Courtesy of Robert Eddy

6. Consider a cold fogger. A cold fogger is an ultra-low volume (ULV) sprayer that ejects a 10-foot to 12-foot stream of spray droplets about 25 microns or less in diameter. These fog droplets penetrate dense foliage and adhere to the undersides of the leaves. They also persist in air longer than a liquid spray, so insects are exposed for a longer period. The cold foggers are available as handheld or fixed-position units on a wheeled dolly. I’ve used a fixed-position cold fogger with a timer, so it can come on at night when the room is locked and empty of employees, reducing worker exposure and labor. ULV sprayers come in multiple sizes to match the size of the room. They use only a fraction of the volume of spray solution—about 2 liters for a small room—but the amount of product you mix into that 2 liters of water is the same as you would mix for a normal hydraulic sprayer, so it’s very concentrated. Because of this, do not direct the fog directly at plants. If you are applying microbial products, always use a cold fogger rather than a thermal fogger, which heats up the spray solution to a temperature that would kill many beneficial fungi. Check with the manufacturer to determine which products work best in cold foggers, as some formulations may clog or damage the nozzle. I’d recommend paying a little extra for a stainless-steel nozzle upgrade. My technician at Purdue University attached a portable cold fogger to a wheeled cart so he could move it into different positions and adjust the height of the fog stream.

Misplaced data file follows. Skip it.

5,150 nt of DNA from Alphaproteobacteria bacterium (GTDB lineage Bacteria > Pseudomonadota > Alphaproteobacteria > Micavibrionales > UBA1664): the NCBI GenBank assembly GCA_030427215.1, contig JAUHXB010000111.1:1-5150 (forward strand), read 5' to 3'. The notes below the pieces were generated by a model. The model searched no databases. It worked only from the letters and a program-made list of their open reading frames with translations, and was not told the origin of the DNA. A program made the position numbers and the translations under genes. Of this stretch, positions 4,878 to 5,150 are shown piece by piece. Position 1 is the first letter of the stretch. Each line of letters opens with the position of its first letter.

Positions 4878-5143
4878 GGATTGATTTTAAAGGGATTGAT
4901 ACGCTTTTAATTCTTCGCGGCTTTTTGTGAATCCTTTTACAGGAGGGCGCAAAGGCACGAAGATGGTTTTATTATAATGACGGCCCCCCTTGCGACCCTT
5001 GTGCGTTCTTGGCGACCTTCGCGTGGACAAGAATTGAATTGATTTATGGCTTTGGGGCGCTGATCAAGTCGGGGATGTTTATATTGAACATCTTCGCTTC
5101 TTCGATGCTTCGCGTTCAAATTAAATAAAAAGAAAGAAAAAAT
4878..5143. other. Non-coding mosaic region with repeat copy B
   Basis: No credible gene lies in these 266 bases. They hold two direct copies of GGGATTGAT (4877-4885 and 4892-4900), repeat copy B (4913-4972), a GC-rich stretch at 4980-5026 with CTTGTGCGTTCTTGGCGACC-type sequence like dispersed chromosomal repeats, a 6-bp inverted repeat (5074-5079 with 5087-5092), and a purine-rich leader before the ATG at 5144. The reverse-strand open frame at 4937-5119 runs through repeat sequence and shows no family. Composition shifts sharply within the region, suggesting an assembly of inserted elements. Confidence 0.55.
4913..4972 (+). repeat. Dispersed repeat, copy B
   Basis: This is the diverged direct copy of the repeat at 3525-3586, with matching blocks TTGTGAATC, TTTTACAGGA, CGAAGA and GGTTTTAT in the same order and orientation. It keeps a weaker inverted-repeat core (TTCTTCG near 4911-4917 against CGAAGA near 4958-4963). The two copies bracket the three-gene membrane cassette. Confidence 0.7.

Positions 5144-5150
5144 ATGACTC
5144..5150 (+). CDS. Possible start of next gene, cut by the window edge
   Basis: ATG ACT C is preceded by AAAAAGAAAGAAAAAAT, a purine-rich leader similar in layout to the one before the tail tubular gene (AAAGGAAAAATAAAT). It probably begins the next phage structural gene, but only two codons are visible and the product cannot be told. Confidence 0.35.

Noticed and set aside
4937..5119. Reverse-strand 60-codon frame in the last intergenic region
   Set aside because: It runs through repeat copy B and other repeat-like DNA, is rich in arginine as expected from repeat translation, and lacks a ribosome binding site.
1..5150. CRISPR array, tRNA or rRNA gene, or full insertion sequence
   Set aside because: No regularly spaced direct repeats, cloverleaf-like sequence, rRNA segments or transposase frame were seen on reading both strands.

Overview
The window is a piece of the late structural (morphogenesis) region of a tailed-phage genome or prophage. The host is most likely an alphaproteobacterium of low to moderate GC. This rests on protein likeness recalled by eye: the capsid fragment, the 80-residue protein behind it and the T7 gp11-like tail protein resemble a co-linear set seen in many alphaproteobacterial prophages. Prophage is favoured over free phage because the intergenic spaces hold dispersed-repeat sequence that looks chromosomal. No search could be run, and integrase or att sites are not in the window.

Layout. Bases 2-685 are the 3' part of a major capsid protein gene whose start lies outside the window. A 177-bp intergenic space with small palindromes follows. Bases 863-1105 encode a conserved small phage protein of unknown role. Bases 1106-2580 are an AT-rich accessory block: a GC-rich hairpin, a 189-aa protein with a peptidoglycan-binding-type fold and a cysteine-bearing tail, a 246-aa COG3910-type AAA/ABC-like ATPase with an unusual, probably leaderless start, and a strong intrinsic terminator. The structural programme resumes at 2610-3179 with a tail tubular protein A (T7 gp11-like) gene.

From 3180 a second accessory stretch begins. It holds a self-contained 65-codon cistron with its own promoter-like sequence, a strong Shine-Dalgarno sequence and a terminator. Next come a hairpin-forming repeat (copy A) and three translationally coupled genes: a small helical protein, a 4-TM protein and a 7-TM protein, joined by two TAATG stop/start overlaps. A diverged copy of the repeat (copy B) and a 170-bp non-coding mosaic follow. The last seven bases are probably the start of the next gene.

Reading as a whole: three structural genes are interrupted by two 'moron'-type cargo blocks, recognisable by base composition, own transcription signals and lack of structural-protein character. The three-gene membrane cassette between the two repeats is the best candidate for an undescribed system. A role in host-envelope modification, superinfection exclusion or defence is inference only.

7. Use cold foggers in combination with circulation fans. Turn off the circulation fans for the first 30 minutes of fog application. Then, leave them on for at least two hours following application. This will improve fog penetration into dense foliage.

8. Understand the drawbacks to cold fogging. Cold foggers may pose a greater risk to workers because the fog droplets can be inhaled more easily. Fog is almost invisible, so lock the room and keep workers away. You may need to clear adjacent areas if the room is not tightly sealed. Cold fogging takes much more time to distribute the solution—as much as two hours for 2 liters for a fixed-position unit. As stated above, not all pesticides are suitable for cold foggers. Lastly, you can’t choose to just spray a small area—it’s the whole room or nothing at all.